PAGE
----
pissaladière

Mmmm… does this sound appetizing? I had some yesterday and it was good.

Whaddya mean, no?

OK, look, it has nothing to do with piss. And it’s not a salad (but see below: there is a cognate relation). And it has nothing to do with your – or anyone’s – derrière.

It’s also unrelated, as it happens, to pis (meaning “worse” or, vernacularly, “then”), picalilli, saloperie, palais de glace, the Salpêtrière, Place Pigalle, Camille Pissarro, or pizzapizza the word, that is; it sure looks an awful lot like pizza the thing.

So what is the object of this word? It’s the Provençal answer to pizza, in fact: it’s a flat bread with onions, black olives, and anchovies. There are other seasonings, too: thyme and basil, perhaps, salt and pepper, and garlic.

Ah, now I have you a bit more interested, eh? Well, good. It’s not too often we taste an Occitan word.

Oh, stop. Occitan has no relation to occult. It’s a language, and its name actually comes from its word for “yes”, oc (whence also the area of France called Languedoc). It’s a romance language closely related to French and Catalan that is still spoken in the south of France. (Well, it’s not standardized, and there’s a fair amount of arguing about what version people should be speaking, and whether to call it Occitan or Provençal, but, hey, look, food!)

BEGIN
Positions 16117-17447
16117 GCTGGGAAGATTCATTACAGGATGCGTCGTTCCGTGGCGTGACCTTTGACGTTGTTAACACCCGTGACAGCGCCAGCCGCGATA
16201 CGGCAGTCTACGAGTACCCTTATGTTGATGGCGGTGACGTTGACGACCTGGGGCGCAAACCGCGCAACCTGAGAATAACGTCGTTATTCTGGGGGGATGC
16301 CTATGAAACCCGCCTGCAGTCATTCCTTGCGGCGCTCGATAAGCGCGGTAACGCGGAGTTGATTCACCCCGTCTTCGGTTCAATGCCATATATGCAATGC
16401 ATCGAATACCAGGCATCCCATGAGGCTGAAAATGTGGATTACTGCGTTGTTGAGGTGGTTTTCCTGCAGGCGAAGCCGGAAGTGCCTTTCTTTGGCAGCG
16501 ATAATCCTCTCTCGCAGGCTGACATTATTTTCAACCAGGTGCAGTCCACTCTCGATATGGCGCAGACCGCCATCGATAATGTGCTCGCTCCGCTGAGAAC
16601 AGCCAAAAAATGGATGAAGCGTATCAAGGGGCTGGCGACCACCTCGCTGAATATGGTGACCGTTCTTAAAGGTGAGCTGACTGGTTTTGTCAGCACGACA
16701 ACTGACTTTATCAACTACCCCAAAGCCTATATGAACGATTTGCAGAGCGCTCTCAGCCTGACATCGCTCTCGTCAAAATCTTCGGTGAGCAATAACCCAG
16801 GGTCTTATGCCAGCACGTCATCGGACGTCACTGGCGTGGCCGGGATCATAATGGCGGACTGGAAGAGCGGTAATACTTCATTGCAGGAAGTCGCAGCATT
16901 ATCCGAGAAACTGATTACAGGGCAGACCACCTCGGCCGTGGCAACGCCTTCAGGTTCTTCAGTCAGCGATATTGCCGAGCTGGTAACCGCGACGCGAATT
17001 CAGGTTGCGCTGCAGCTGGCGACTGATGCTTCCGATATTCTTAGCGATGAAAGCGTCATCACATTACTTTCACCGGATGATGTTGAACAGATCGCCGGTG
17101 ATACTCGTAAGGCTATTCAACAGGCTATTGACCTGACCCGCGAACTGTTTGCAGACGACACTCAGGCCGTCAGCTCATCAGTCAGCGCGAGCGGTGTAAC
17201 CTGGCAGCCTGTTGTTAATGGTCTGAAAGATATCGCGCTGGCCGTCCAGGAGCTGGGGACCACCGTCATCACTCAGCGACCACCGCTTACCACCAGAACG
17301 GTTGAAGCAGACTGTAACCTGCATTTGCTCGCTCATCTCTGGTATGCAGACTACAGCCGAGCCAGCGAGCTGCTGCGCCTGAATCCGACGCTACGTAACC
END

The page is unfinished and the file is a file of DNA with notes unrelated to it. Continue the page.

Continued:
Anyway, where does this dogpile of a word come from, this overloaded verbal salad (two of everything: two a‘s, two i‘s, two e‘s, two s‘s, two loops with stems – p and d are the same form at 180-degree rotation – and two liquid consonants) that looks like it should be naming something more closely resembling, say, muffuletta? Well, the first part is from pissalat, which may look like what you’ll do after a few pints of beer, but you might do a bit less after eating one, because it’s Occitan for “anchovy” and comes ultimately from Latin piscis “fish”. Merging into it is salat, meaning “salted”, cognate with salt and, as I said, salad (an essential feature of salads used to be that they were salted). The ière is just a noun suffix comparable to the English agentive er suffix.

So if you don’t like the overtones of this word to English ears, just think of it as being a pizza légère. And just have a frickin’ bite, eh? And a glass of Tavel rosé to wash it down.

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